Get some home sense

Curb the urge to run up the costs on your new place and find ways to save



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The national average price for a detached bungalow in Canada in the third quarter of 2011 was almost $350,000. That’s alotta money.

But that’s not where our rabid spending ends. We also do a whole bunch of dumb things that eat up our savings like not coming up with a big enough downpayment or taking the longest amortization we can get our hands on. We’re determined to make that house as expensive as we can.

And then there’s all the stuff we do once we move in that nibbles away at our savings. We’ve made appliances the stars of our kitchens, instead of our cooking. If you’re going to finance a fancy fridge, at the very least you should eat at home until it is paid off!

No one seems happy with “a little home of their own” anymore. The trend for monster houses means that the only way we can afford to furnish is with a buy-now-pay-later mentality. And people hardly ever get the couches, bedroom sets and dining room tables paid off before their due dates. Ouch! That’s huge interest – up to 35% – calculated back to the day the stuff came home from the store.

Bigger homes often mean higher utilities. Having good windows and great insulation can help. Put an older home through an energy audit, implement the recommendations and you can save thousands over your life in the home. Switch to a high-efficiency furnace and watch your heating bills drop. Get a programmable thermostat – and use it properly – and it’ll pay for itself in just a few months.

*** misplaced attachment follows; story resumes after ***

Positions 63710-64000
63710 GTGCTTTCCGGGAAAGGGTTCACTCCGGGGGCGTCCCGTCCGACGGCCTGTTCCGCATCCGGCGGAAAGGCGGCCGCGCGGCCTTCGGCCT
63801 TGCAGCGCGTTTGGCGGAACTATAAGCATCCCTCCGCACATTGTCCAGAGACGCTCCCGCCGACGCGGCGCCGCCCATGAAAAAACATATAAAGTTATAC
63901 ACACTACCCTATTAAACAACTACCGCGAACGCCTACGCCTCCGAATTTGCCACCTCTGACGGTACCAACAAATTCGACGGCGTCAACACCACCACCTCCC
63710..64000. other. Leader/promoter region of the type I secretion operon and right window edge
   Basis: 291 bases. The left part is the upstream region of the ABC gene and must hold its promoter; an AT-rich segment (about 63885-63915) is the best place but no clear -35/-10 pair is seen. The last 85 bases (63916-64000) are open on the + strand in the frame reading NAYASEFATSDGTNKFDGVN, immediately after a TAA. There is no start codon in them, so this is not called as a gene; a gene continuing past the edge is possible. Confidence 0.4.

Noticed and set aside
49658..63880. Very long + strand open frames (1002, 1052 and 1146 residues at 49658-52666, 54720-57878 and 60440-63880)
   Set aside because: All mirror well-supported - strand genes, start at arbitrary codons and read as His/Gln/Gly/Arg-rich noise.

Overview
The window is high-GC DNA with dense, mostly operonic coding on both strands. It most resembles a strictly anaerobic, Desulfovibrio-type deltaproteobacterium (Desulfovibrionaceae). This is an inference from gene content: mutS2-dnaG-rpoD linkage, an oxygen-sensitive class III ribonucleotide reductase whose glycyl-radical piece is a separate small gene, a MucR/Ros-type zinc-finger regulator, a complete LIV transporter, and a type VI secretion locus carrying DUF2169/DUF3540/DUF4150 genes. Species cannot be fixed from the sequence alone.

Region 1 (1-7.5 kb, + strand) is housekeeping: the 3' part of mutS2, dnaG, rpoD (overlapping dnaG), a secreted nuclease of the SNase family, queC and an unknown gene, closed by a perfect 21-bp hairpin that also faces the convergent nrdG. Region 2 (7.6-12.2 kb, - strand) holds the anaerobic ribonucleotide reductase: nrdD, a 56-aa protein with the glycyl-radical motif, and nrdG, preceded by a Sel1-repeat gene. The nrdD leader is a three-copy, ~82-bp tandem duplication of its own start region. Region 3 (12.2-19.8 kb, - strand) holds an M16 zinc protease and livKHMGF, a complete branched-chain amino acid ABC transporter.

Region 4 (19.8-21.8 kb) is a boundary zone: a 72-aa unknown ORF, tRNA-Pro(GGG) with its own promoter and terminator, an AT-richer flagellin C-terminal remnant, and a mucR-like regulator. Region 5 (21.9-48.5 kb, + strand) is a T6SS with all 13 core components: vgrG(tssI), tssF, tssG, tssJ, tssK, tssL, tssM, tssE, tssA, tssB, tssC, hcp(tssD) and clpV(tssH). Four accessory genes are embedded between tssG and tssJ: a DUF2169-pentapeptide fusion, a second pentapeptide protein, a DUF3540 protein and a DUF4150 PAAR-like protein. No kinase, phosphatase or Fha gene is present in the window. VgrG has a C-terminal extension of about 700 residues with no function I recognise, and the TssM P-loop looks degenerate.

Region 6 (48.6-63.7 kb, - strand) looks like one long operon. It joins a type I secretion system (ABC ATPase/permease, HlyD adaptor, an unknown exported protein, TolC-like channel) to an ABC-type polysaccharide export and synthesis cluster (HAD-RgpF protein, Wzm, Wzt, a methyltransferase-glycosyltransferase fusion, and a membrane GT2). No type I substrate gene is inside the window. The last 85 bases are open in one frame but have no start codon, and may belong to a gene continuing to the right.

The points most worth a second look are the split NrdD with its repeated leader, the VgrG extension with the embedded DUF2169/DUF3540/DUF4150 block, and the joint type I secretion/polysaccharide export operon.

It’s easy to want the very best of everything when we go home-hunting. What’s harder is being sensible about what we can afford. The trick is in how we manage our priorities so we’re able to pay off our homes, have a great life and save some money too.

2 comments on “Get some home sense

  1. I would add, don't get caught up in the renovation cycle! When we had our family home, we could not stop changing things, every extra cent was spent on new counters, new backsplash, etc., etc. The old counters were fine, but "outdated" so we had to switch them up. It was the same with everything. We finally sold it and moved into a comfortable, one bed and den condo. Before we moved in, we changed what we wanted, and now we have been here 5 years without any more changes. Our retirement portfolio gets healthier and healthier every month. I can see us spending our golden years here, healthy, happy and wise(r)!


  2. Can't shout this message loud enough Gail! In the process right now of divorce which includes selling our house. I am so relieved to be out from the merry-go-round of renos and some that never have been completed. It's totally time to stop the bleeding!

    Also, seems like no one is happy with arborite countertops anymore, gotta have granite. What's with that?


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